These drugs were popular throughout the 1960’s and 1970’s in the UK, Ireland, France, the Netherlands, Sweden, Australia, Switzerland, France, W. Germany, Austria, Canada and the USA, but now are not often used by medical professionals due to the addiction and abuse issues. Major recreational abuse occurred in the USA since the mid 1960s and the UK in the late 1960s until the late 1970s, but some still occur in places.
The youth lead counter-culture of the 1960s spilled over into the following decade, colliding with the popular use of barbs and benzos by doctors. blow and acid were also popular amongst street users and Hippies at the time.
The British "1970 Barbiturates crisis" was a UK wide ~1968-78 crisis that had it's worst spell in 1970 and 1971. It involved users crawling in to secluded places like derelict basements and close tube stations to get high and begin later found dead amongst a pile of pills, usually barbiturates. The death toll was in it's thousands.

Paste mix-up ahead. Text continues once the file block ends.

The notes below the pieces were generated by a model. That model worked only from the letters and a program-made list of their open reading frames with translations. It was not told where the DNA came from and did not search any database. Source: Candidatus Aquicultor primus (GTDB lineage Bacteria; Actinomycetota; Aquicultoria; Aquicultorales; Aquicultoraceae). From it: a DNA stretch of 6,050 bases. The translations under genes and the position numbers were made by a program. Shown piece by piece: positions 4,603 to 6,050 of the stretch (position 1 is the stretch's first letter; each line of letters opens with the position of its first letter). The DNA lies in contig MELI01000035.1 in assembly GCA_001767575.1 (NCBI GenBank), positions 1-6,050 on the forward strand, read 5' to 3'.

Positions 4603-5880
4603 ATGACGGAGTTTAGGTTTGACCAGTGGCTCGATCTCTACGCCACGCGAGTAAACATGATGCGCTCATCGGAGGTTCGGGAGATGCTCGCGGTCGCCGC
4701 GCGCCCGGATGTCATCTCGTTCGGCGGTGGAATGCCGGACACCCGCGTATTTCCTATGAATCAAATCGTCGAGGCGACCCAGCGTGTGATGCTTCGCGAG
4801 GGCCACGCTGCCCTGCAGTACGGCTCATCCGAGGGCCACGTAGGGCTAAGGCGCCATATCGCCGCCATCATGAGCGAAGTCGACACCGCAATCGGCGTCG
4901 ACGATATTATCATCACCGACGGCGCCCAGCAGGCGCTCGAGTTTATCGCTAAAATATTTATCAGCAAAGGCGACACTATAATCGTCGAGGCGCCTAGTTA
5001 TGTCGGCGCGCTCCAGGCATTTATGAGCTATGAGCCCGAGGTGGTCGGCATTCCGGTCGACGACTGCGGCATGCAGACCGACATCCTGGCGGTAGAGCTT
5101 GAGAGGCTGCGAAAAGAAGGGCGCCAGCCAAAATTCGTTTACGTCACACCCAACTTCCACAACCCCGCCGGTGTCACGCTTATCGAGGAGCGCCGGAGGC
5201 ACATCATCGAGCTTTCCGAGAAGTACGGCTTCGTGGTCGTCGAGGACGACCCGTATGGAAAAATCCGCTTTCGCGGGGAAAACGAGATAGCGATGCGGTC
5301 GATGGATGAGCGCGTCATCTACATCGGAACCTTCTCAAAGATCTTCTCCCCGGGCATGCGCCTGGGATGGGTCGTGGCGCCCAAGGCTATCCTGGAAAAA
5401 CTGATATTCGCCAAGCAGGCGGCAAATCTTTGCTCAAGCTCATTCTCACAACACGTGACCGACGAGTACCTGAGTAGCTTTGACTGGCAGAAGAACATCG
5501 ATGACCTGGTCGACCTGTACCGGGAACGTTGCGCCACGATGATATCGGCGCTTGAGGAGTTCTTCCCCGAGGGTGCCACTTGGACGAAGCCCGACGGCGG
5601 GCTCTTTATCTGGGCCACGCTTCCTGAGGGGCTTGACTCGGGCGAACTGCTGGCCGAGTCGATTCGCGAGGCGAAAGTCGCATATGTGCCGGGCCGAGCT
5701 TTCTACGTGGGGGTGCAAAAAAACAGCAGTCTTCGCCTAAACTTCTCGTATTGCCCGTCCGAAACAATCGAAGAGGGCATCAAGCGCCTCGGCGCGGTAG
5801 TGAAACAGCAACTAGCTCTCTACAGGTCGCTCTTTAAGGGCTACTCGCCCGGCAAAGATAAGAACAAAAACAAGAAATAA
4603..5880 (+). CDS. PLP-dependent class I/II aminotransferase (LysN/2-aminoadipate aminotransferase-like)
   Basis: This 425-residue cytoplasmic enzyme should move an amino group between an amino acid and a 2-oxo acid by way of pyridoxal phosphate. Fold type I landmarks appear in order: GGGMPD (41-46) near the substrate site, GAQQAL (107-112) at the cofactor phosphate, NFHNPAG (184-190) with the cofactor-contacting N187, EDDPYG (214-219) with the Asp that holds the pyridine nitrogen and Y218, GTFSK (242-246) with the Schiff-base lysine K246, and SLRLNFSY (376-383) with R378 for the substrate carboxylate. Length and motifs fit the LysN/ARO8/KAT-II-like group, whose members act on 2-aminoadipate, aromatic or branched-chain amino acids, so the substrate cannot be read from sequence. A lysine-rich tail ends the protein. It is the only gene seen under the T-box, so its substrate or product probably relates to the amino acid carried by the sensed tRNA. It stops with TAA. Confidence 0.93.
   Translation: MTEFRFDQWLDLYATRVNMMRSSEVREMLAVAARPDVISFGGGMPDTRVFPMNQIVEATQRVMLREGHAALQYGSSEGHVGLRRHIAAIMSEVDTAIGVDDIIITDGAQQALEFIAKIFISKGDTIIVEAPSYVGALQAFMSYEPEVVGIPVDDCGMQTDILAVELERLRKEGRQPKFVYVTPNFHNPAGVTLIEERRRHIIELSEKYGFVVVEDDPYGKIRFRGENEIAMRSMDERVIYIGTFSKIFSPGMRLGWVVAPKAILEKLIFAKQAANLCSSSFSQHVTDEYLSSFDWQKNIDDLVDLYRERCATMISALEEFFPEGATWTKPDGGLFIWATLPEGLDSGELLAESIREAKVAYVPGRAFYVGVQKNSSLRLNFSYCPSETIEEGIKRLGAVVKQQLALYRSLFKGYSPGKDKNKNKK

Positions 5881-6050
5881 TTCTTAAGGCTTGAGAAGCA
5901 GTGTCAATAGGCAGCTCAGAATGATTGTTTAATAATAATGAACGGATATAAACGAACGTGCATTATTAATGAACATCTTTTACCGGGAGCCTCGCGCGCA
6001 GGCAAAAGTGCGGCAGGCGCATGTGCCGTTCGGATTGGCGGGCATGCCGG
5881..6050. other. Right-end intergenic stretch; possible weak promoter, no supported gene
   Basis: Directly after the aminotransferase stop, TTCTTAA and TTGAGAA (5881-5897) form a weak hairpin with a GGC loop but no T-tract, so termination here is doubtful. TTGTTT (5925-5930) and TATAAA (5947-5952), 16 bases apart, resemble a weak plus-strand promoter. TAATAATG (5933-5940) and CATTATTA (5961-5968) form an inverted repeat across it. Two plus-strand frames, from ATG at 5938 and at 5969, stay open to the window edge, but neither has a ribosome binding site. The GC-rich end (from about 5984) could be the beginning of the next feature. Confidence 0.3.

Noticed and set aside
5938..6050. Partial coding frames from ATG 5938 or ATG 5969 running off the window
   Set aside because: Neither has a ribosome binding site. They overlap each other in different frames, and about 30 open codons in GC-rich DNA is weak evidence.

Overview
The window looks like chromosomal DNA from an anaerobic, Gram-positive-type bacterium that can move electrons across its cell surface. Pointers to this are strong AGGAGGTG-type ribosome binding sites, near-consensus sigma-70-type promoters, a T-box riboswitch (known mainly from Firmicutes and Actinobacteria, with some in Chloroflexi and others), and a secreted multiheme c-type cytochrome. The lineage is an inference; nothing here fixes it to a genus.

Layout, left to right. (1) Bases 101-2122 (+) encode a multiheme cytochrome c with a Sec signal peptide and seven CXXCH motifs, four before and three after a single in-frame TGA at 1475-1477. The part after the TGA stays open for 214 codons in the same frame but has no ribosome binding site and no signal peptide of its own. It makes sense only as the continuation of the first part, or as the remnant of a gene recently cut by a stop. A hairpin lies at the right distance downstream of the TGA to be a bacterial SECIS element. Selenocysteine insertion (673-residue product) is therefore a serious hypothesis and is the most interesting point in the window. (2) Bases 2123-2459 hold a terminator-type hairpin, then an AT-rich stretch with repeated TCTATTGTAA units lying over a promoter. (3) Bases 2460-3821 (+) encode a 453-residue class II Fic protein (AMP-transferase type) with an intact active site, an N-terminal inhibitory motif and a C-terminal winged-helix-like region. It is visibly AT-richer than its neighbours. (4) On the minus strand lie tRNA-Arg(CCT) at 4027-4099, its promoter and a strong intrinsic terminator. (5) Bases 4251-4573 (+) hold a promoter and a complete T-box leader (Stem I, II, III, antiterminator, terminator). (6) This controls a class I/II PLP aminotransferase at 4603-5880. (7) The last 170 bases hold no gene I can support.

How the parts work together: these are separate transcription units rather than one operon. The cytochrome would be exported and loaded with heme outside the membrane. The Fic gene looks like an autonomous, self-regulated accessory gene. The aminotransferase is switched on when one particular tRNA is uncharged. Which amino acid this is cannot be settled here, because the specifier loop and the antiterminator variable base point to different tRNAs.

This lead to a crack down on their use, a short public education campaign, new legal classifications, GPs getting more reluctant to issue them and extended police powers.
A similar sort of crisis also hit several cities in the USA at abut the same time.
The 1971 Vienna Convention on Psychotropic SubstancesEdit
In 1971, the Convention on Psychotropic Substances was signed in Vienna. Designed to regulate amphetamines, barbiturates, and other synthetics, the 34th version of the treaty, as of 25 January 2014, regulates: secobarbital as schedule II, amobarbital, butalbital, cyclobarbital, and pentobarbital as schedule III, and allobarbital, barbital, butobarbital, mephobarbital, phenobarbital, butabarbital, and vinylbital as schedule IV on its "Green List". The combination medication Fioricet, consisting of butalbital, caffeine, and paracetamol (acetaminophen), however, is specifically exempted from controlled substance status, while its sibling Fiorinal, which contains aspirin instead of paracetamol and may contain codeine phosphate, remains a schedule III drug.
- Lysergic acid diethylamide
- Codeine addiction help notes